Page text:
• Technical Communication: The interviewers try to get a sense of how effectively you communicate your technical ideas, while also considering any feedback offered to you during the process.
Design interviews do not involve coding. Candidates often use a virtual whiteboard as a visual aid for these rounds.
  • Begin by stating what you know. Once the question is presented to you, repeat the information you understood.
  • Go ahead and ask clarifying questions to drill down into details. Based on the conversation, identify things like the objective, who the users are, their needs, what key features we are looking for, etc.
  • Identify risks, trade offs, and decision points and discuss them with the interviewers. Share your strategy to mitigate them and use the necessary techniques to balance tradeoffs.
  • Be holistic and detailed in your approach to the solution. Identify what different components are crucial and how they fit together.
  1. Design Facebook Newsfeed.
  2. Design Facebook Messenger.
  3. Design Instagram.
  4. Design WhatsApp.
  5. Design Live Commenting.
  6. Design Typeahead Suggestions.
  7. Design Google Docs.
  8. Design a distributed Botnet.
  9. Design Resource Downloader Library.
  10. Design a video-sharing platform.

System Design Interviews

  • Practice starting with clarifying questions. When your problem statement is vague, asking the right questions is very important to ensure you’re headed in the right direction.
  • Think about how you’d design a system you already use daily. What would you do differently? What works well, and how would you design it ground up.
  • Research about companies that designed the wrong systems. What went wrong? What practices could have been followed? Practice thinking about these aspects to develop an optimal solution for your system design questions.

Product Design Interviews

  • Like your systems design interviews, start by laying out all the requirements. Try to identify the ins and outs of the product and think in that direction.
  • When you’re met with a question, think about the features you would need and how you would address them. What would you need to do to ensure the functionality is easy to use?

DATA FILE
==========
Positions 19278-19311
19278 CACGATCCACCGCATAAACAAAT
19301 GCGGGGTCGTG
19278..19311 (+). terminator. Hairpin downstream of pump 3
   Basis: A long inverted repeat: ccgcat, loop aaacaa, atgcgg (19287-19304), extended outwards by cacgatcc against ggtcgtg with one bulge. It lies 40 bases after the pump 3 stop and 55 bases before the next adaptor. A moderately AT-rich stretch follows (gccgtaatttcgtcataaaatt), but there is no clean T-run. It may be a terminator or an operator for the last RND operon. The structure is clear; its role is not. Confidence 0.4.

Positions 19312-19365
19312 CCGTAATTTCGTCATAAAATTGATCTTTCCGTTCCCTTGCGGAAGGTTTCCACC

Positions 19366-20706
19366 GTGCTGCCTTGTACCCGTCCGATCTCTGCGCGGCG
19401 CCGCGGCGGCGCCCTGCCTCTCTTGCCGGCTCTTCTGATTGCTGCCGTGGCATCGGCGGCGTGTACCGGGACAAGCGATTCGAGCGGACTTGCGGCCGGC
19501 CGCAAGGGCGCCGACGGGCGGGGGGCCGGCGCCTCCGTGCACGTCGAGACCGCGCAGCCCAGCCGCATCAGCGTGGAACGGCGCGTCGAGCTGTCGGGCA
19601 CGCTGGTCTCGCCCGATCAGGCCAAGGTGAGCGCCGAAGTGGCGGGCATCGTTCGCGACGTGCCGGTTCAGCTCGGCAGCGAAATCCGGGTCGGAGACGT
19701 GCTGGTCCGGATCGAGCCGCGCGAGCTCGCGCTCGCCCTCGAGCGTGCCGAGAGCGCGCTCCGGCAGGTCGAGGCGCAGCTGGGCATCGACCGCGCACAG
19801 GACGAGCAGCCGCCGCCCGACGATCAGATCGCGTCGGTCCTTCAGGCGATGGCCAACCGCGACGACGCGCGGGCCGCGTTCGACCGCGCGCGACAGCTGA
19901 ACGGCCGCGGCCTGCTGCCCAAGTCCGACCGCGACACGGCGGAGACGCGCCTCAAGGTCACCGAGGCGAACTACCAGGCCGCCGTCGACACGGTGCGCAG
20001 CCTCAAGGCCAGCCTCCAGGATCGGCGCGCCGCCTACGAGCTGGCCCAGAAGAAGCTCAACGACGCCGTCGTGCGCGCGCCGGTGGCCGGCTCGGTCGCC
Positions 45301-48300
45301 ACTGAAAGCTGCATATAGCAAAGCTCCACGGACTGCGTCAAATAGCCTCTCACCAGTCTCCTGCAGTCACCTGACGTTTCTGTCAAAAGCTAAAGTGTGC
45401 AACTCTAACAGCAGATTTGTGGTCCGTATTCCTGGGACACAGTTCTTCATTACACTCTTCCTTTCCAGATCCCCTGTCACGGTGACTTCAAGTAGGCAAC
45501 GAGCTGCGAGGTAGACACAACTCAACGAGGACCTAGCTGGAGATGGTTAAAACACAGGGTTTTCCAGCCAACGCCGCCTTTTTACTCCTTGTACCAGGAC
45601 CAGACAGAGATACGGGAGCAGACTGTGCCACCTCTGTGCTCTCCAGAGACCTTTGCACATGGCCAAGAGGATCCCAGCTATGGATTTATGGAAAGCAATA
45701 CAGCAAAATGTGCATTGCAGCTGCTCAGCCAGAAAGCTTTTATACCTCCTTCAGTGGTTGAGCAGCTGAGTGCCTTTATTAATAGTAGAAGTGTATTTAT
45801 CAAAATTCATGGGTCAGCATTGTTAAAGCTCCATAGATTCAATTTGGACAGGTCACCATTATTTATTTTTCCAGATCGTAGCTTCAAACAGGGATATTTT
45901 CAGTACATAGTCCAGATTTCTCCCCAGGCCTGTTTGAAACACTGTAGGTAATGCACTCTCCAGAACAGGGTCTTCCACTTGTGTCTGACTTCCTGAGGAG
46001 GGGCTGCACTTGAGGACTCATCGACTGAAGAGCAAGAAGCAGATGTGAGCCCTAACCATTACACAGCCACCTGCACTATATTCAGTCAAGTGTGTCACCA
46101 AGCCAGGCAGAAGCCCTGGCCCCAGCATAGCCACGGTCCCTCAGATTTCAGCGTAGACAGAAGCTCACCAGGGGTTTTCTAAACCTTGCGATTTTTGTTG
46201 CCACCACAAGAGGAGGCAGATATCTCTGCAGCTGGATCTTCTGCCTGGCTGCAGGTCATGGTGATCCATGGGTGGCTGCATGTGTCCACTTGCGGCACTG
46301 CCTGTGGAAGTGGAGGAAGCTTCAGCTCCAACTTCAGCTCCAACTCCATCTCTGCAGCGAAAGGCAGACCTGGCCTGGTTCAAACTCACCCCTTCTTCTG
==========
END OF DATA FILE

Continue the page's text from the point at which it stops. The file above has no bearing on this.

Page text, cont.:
• Think of your past projects. What worked well? What could you have done better? What would you do differently? Find answers to these questions and keep them ready.

Behavioral Interviews + Example Questions (45 minutes) 🤝

  • Be bold.
  • Focus on Impact
  • Move Fast
  • Be Open
  • Build Social Value
  • How does the candidate resolve conflicts?
  • What efforts does the candidate make to grow and learn continuously?
  • How do you embrace ambiguity in a quickly changing environment?
  • How does the candidate go above and beyond to achieve their goals while navigating through roadblocks?
  • How effectively does the candidate communicate?
For Meta’s behavioral interview, be humble and focus on teamwork, leadership, and mentorship qualities.
  1. Tell me about a time you had to handle pressure.
  2. How would you deal with a difficult co-worker?
  3. Tell me about a time you had to learn something quickly.
  4. Why do you want to work at Meta?
  5. Tell me about a time you received constructive feedback.
  6. Tell me about a time you disagreed with someone.
  7. Share with me an experience where you went above and beyond to achieve a goal.
  8. Tell me about a time you showed leadership.
  9. Tell me about a mistake you made.
  10. What accomplishment of yours are you most proud of?
  • Use the STAR method. The STAR method never gets old. Craft anecdotes from past experience that talk about the situation, the task on hand, actions you took, and the tangible results they led to.
  • Be honest. Do not make stories up. Present your authentic self.
  • Prepare concrete examples that show the impact you’ve made in your previous work.

Conclusion 🎯